Invictus: Increasing Patient Choice in Advanced Illness and End-of-Life Care
Author: Randall Krakauer, MD, FACP, FACR, participates on the Advisory Board for Turn-Key Health
When this article was originally published in 2011, it pointed to many of the identical concerns that we have in 2019: in many cases of serious or advanced illness, people are given the choice of where to die too late, or not at all… few people would aspire to end their lives in intensive care units, on various forms of life support, in pain and isolated from loved ones.
At that time, I called upon the healthcare system and our culture to come together and recognize supportive end-of-life care as a feature of the compassionate society we wish to be.
Thankfully, we are finally witnessing the introduction of specialized palliative care that meets the expectations of patients with advanced illness and at the end-of-life. The Turn-Key community-based palliative care solution is the change we have been seeking, improving how we deal with care at the end-of-life, offering patients opportunities to choose the kind of care and treatment they want and enhancing quality of life for both patients and their families.
Perhaps it was simply prescience that I was optimistic in 2011 about the attention this issue was receiving and the good people and organizations devoted to working on it. Today, I am honored to be a part of the Turn-Key Advisory Board and look forward to continuing to help the leadership team solve for the problem of high cost, poor quality end-of-life care. The Turn-Key Health Home-Based Palliative Illness Management™ -PIM™ Solution is deserving of adoption among payers throughout the country.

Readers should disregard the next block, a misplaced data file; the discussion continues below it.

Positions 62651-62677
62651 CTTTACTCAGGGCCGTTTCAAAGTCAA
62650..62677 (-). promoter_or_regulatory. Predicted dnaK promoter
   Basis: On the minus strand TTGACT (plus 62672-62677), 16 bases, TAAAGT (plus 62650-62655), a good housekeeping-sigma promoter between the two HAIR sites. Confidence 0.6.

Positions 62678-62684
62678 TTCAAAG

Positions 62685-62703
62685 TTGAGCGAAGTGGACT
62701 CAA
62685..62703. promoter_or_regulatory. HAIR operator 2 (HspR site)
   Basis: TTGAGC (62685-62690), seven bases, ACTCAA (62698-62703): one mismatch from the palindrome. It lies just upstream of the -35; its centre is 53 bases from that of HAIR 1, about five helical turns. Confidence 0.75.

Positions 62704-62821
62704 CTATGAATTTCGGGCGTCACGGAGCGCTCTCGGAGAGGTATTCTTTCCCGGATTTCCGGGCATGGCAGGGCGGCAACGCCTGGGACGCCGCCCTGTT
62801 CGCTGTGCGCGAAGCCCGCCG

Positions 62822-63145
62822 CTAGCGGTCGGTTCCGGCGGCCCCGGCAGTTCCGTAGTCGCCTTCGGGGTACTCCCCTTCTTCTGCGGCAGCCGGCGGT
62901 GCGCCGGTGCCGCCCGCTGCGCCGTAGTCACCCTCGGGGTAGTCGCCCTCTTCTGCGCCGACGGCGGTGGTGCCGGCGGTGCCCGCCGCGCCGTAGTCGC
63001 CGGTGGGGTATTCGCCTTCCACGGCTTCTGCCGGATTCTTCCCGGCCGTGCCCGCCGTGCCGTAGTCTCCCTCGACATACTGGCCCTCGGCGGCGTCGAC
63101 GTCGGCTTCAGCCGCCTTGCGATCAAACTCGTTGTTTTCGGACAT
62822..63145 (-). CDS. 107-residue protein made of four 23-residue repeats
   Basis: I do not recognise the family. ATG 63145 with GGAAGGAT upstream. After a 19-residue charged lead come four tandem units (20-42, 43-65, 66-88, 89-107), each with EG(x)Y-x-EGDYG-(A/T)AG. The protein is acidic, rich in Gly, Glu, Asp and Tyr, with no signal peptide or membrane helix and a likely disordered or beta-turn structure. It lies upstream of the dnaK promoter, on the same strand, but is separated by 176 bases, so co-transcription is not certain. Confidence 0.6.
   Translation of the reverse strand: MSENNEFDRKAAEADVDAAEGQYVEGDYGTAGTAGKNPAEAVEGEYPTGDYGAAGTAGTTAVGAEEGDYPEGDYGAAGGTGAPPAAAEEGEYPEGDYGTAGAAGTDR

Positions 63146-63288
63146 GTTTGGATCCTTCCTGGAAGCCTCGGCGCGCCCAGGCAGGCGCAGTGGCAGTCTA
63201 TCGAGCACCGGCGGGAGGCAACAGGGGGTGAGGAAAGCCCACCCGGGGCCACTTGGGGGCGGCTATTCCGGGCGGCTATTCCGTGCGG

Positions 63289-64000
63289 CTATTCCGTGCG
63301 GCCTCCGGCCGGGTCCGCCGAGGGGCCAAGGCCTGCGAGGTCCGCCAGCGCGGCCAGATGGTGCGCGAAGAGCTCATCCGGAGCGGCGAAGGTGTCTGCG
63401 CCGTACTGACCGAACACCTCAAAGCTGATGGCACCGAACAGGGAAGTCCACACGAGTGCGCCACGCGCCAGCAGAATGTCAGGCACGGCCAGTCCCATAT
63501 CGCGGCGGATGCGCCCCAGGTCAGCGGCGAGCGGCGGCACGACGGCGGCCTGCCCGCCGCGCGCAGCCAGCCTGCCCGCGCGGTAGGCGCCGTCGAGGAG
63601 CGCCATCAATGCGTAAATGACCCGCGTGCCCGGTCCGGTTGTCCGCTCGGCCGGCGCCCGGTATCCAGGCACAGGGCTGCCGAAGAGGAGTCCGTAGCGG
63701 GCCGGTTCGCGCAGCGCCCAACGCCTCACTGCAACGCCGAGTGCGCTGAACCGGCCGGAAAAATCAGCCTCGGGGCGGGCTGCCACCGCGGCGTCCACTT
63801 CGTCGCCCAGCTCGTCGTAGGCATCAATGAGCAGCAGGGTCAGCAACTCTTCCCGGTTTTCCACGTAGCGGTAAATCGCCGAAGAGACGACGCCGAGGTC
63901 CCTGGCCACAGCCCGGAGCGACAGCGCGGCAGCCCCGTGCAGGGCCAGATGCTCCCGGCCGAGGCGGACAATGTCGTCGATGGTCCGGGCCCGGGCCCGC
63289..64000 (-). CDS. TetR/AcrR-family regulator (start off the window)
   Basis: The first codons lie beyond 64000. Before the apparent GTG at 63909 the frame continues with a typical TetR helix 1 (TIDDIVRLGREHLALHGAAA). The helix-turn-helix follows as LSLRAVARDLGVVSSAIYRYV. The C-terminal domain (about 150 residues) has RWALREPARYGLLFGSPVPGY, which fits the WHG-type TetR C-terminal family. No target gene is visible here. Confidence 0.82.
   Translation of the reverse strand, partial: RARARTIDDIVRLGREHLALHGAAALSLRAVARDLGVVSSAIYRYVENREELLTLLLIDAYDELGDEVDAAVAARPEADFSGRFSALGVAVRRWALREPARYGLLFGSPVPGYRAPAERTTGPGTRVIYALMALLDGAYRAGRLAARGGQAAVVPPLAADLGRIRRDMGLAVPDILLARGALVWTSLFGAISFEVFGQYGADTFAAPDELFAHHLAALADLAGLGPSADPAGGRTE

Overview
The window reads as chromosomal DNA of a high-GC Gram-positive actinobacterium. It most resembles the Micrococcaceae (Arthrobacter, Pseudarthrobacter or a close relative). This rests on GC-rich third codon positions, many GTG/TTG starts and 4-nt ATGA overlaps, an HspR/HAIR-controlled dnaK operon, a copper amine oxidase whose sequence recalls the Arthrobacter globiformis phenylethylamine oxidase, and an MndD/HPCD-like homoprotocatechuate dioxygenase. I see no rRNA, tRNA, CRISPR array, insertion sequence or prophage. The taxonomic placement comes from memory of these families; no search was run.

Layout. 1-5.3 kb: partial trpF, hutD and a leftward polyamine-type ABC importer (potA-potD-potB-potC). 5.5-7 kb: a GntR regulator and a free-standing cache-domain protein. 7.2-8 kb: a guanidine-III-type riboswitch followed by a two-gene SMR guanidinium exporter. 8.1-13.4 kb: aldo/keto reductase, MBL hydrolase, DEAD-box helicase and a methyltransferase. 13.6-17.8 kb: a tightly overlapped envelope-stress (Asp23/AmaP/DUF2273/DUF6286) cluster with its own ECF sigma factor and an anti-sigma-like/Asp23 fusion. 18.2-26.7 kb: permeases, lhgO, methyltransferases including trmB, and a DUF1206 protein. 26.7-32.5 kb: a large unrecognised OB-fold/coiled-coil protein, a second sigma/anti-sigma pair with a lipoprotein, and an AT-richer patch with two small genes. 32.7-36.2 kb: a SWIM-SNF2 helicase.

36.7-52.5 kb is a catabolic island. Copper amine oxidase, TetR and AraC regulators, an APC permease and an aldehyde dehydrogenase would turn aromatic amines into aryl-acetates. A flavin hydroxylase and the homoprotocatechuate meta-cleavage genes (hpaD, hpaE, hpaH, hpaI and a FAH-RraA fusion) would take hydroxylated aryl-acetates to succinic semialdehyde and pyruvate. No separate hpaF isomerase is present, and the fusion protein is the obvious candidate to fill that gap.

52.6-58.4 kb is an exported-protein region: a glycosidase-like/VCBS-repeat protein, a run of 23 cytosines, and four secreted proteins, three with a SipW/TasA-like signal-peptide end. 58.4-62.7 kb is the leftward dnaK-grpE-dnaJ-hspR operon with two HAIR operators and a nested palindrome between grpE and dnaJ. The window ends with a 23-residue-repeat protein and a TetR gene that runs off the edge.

Improving how we approach care at end-of-life has been my mission for more than twenty years, and with Turn-Key Health, I believe we can do a better job identifying, engaging and supporting the nation’s sickest and most vulnerable individuals and their caregivers. We can and will conquer this seemingly invincible challenge.
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Note: Dr. Krakauer authored this article while serving as the National Medicare Medical Director at Aetna. He was responsible for medical management nationally for Medicare members, including program development and administration. Other key areas of responsibility included the complex geriatric case management program; care management and care coordination programs including Compassionate Care; and evaluation and implementation of new medical management opportunities.
Originally published in Frontiers of Health Services Management, Spring 2011 issue. Copyright 2011 The Foundation of the American College of Healthcare Executives.